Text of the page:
If a certain look, type, is always shown the public, then that is what the norm becomes – pushed by marketing and advertising. If a variety is shown, then the public see the variations available in the world and that becomes the norm.
    To see some great models (hate even saying the label – colour!), please see Beau Dame Lingerie

    • Cece says:

      Beau Dame Lingerie, I am sadly disappointed. I clicked on your website and all I see is the exact same I see at every other lingerie shop. White models page after page….. Your comment lead me to believe otherwise.

  13. Kayla @ TheEclecticElement says:

    ALL woman, no matter what their skin color, no matter what their background, no matter their size, beliefs, and everything else that makes them different are ALL beautiful and I think it's morally and ethically wrong to discriminate against everyone because of those differences.

    ESPECIALLY when we are talking about sexuality-We are all born with sexual identities and who's to say that one personal is sexier then another.

    Yes, we all are different, but that's what makes beauty so beautiful!

  14. Gaby says:

    I would LOVE to shoot a woman of colour in Hopeless Lingerie – sadly in Melbourne they are very hard to come by – obviously a very different case in USA – which is why I find it hard to understand that the modelling/fashion world is so dominated by the same type of look. Its not like there is an absence of long limbed beauties with stunning features in the US, I would really like to know why we don't see more too!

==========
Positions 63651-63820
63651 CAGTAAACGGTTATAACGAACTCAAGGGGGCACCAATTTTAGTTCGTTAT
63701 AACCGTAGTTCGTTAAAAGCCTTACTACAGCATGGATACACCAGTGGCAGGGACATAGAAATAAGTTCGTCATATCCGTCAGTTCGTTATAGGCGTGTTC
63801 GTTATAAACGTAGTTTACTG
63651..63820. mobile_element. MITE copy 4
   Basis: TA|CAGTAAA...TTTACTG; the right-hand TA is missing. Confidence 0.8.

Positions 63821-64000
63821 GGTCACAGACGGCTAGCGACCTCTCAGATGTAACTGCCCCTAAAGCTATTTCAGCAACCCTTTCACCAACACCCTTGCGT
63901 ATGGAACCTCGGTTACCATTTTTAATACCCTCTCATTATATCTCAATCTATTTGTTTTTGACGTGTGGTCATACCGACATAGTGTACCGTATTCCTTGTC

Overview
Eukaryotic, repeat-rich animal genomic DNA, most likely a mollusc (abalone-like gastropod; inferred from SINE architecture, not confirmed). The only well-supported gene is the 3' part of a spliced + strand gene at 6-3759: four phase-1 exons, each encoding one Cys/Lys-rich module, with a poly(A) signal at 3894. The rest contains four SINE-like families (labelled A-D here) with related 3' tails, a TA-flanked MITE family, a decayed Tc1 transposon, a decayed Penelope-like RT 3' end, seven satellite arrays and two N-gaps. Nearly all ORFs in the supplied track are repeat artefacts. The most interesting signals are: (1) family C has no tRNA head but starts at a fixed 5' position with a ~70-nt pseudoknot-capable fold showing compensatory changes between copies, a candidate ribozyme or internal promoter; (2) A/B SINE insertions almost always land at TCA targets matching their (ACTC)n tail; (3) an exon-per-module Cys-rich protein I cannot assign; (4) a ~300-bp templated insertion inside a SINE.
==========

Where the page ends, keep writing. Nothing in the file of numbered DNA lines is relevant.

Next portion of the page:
Gaby Hopeless Lingerie xo

  15. Wilde Hunt Corsetry says:

    Your pinup post makes me think of this: http://coilhouse.net/2010/12/red-alert-lt-uhura-models-thigh-high-ballet-boots/

    And how awesome those photos are. :)

  16. DawnPhotography says:

    All women are beautiful!! I've shot some gorgeous pinups with women of color. :)

  17. ValGalArt says:

    very beautiful :)

  18. Anonymous says:

    I'm glad you're raising this issue, Treacle. For me the absence of women in color is not only felt in the pin-up genre, but in the fashion industry and in soft pornography.

    Honey Baby

  19. Luna Raven says:

    It has been my experience that other women of color feel like as though they will not be appreciated by males who are not of color.

    I think that this perception permeates the popular culture and is still strong because the standard of beauty still appears to be the slender white female.

    I would love to see more pinups of color and I am so glad you shared this!

  20. Tsu-Bam says:

    The idea that pinups were what Playboy pushed and their blond and blue fetish I always found limiting. I am not a blonde guy.The beauty of a pinup is the capturing of the models captivating sensuality for all time in that one photographed moment. The fact that too many photographers go to the lowest common denominator in using the blond and blue and not realizing the sexiness of a woman of color wether the color be black brown or what ever does a disservice to the photographers audience. The photos you used as an example above show that a great pinup is a great pinup. Hourglass shape smoldering look scantily clad but not nude. Posed to emphasize the beauty and just well done.

  21. Anonymous says:

    I think coloured women are gorgeous! Not more so or less so than white women, but the fact that there seems to be less of them in the pinup genre makes them even more unique and hot. :)